Shock:  Is there a particular sub-genre you favor?

Bogliano:  I think I have a particular love for things I’ve tried below, giallos and slasher films I really like.  That’s what I’m most comfortable in, but I’m trying to test myself and do other things like Here Comes the Devil – to move out of my comfort zone.  What I wouldn’t do right now is a zombie movie.  I feel like it’s a little overexposed.  Maybe in ten years, but I get a little bored watching all of these zombie movies.

Shock:  You’re not alone.

Bogliano:  Yeah, I can’t think of an interesting way to approach it right now.  In the case of supernatural horror, that’s also being used a lot in the case of Paranormal Activity and films like that.  At the same time, I hate Paranormal Activity, I thought I could do something different with the type of films I like such as The Entity.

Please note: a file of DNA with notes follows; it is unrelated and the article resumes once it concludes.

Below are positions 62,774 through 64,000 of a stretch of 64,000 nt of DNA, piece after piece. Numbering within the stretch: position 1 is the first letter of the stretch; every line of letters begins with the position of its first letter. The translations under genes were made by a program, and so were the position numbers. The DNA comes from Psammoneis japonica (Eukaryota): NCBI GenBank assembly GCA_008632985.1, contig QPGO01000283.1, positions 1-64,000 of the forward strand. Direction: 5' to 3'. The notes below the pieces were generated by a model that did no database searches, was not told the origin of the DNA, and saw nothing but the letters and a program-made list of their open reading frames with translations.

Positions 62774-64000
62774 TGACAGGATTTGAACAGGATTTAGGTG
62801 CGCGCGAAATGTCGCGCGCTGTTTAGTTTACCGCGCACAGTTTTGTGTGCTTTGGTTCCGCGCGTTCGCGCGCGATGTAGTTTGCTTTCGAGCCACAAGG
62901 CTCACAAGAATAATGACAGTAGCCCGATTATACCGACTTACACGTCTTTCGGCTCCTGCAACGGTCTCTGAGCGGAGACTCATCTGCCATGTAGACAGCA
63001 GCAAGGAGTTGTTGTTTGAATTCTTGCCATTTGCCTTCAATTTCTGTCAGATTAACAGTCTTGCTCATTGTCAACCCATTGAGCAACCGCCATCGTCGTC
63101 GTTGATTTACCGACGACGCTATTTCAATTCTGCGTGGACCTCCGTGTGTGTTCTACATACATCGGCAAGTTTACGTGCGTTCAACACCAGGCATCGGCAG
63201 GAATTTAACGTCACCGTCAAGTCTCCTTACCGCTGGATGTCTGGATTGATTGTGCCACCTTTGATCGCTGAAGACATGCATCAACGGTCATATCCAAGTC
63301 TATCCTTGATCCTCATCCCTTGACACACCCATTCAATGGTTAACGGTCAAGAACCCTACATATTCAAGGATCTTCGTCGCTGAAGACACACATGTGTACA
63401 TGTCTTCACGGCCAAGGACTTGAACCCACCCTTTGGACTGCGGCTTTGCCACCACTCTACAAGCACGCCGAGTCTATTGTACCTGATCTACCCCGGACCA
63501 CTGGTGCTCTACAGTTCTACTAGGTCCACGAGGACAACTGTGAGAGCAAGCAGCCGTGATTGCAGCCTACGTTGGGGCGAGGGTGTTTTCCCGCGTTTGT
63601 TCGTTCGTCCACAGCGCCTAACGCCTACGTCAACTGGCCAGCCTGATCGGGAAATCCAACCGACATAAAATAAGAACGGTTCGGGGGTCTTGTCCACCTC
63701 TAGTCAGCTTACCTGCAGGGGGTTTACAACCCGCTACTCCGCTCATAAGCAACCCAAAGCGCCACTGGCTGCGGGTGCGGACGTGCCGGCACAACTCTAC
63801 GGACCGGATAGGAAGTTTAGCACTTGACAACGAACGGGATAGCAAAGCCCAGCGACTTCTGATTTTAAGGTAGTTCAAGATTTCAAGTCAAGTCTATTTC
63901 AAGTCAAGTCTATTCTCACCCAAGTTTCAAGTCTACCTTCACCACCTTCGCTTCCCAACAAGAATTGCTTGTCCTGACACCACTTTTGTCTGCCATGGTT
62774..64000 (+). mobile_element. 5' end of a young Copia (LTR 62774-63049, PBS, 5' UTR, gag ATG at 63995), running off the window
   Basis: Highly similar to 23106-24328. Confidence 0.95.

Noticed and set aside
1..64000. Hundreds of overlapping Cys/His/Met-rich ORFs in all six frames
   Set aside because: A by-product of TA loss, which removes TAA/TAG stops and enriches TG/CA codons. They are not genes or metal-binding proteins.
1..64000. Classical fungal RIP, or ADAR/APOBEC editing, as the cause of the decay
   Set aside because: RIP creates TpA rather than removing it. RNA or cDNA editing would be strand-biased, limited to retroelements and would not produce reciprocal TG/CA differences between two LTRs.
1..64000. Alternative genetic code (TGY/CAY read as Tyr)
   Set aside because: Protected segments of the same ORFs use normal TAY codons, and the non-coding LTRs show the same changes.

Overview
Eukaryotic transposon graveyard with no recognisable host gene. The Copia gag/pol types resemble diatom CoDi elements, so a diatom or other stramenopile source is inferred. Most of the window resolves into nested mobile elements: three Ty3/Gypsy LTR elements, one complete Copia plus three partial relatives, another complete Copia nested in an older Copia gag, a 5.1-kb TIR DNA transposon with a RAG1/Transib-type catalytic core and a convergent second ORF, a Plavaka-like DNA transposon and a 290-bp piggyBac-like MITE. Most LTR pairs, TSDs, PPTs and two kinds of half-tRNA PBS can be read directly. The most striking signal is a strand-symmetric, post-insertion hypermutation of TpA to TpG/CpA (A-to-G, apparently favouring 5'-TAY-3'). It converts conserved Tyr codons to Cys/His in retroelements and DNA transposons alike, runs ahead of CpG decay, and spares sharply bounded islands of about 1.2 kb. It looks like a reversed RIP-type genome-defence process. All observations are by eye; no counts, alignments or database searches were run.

Shock:  What can you tell us about your contribution to The ABCs of Death and Here Comes the Devil?

Bogliano:  I’m really excited about The ABCs of Death.  I haven’t seen any of the other films outside of my own segment, so I’m going to get a surprise.  I’m really happy.  I’m a filmmaker but I consider myself a geek, I love movies.  To me, to have a chance to be in this anthology with all of these magnificent names and people who are so talented, I’m really happy.  It’s something special.  What I tried to do with my segment is I tried to approach it is how kids are taught the alphabet.  I wanted to make a creepy bedtime story with that childish tone and that’s what I did.  Here Comes the Devil is something I’m excited about because it’s the first time I move into the supernatural sub-genre.  This is the first time I go 100% into it.  It led to several challenging things I needed to think about.  It’s also exciting because this is the first time I had an American company take a chance on me with a Latin American horror film in Spanish, that to me is amazing.